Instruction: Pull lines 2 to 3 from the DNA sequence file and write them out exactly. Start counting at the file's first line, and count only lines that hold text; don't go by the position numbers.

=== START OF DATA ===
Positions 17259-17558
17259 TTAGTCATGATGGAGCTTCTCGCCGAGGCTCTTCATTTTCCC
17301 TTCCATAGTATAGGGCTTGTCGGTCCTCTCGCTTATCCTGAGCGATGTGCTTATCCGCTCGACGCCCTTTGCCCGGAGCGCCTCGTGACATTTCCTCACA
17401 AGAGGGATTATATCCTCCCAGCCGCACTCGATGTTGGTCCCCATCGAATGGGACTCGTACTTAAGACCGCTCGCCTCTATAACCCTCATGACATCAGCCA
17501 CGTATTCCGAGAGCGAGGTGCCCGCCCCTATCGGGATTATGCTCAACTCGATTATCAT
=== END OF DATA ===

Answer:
17259 TTAGTCATGATGGAGCTTCTCGCCGAGGCTCTTCATTTTCCC
17301 TTCCATAGTATAGGGCTTGTCGGTCCTCTCGCTTATCCTGAGCGATGTGCTTATCCGCTCGACGCCCTTTGCCCGGAGCGCCTCGTGACATTTCCTCACA